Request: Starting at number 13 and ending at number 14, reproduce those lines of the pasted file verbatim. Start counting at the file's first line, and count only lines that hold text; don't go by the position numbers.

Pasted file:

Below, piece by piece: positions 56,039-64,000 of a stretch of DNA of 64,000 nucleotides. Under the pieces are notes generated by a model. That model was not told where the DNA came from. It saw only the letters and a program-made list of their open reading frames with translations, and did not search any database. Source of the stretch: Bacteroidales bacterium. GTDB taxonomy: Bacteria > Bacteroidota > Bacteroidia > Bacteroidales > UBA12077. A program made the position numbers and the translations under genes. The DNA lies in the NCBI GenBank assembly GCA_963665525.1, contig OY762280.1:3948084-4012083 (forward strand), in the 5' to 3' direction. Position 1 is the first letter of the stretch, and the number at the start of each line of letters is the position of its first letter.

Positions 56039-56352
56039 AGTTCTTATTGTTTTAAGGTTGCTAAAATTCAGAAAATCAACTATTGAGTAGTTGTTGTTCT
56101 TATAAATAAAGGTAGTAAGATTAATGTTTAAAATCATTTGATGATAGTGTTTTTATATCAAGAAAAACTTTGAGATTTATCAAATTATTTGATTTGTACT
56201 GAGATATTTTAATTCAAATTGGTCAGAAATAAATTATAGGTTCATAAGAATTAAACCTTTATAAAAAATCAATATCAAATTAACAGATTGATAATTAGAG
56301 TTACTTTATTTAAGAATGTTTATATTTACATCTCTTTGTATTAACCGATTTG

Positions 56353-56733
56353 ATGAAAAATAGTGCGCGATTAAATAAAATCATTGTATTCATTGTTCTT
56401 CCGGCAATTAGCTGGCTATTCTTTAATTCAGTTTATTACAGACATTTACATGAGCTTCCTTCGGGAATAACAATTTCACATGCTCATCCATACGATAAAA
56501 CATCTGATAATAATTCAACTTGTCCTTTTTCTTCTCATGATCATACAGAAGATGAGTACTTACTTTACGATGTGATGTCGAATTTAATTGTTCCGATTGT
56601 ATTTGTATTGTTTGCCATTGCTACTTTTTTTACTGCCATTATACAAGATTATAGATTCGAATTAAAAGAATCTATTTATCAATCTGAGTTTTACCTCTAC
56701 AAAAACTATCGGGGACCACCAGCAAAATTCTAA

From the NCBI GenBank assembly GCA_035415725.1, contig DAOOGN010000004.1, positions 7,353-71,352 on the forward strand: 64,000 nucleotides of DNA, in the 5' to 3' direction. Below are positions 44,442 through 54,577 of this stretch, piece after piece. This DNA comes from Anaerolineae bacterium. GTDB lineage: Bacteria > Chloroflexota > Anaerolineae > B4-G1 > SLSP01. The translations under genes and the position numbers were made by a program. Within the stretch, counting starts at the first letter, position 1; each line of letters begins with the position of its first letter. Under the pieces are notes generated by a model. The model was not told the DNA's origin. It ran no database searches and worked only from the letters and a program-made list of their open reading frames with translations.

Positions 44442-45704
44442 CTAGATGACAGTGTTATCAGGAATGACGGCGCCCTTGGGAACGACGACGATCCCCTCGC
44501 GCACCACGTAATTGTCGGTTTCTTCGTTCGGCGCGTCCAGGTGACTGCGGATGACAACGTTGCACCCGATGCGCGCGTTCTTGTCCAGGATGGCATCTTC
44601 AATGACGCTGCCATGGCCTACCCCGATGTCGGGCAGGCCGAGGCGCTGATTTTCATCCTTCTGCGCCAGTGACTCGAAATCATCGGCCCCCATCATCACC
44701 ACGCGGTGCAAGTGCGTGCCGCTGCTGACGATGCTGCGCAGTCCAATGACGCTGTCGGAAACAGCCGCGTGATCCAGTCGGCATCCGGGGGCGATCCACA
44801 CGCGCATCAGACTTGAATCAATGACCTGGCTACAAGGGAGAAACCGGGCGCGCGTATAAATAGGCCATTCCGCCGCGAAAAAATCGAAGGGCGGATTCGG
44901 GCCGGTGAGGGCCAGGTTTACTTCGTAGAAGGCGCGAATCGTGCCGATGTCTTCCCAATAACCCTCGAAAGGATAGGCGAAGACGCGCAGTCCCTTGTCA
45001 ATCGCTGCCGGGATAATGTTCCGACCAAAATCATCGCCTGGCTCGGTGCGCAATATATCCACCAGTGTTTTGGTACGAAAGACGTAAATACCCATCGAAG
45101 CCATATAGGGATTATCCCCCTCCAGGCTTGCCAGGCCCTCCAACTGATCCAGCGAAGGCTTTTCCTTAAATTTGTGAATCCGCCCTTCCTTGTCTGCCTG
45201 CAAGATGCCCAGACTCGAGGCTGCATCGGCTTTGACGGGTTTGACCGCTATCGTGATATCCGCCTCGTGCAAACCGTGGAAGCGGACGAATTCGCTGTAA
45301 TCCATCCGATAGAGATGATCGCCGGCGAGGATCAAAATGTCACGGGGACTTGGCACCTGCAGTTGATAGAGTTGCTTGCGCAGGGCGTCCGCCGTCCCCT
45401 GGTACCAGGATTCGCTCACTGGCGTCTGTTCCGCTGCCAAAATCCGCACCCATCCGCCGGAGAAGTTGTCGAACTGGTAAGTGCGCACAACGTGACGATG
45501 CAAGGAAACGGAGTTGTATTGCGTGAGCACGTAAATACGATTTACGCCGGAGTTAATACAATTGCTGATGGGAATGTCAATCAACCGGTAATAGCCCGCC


From the NCBI GenBank assembly GCA_035415725.1, contig DAOOGN010000004.1, positions 7,353-71,352 on the forward strand: 64,000 nucleotides of DNA, in the 5' to 3' direction. Below are positions 44,442 through 54,577 of this stretch, piece after piece. This DNA comes from Anaerolineae bacterium. GTDB lineage: Bacteria > Chloroflexota > Anaerolineae > B4-G1 > SLSP01. The translations under genes and the position numbers were made by a program. Within the stretch, counting starts at the first letter, position 1; each line of letters begins with the position of its first letter. Under the pieces are notes generated by a model. The model was not told the DNA's origin. It ran no database searches and worked only from the letters and a program-made list of their open reading frames with translations.

Positions 44442-45704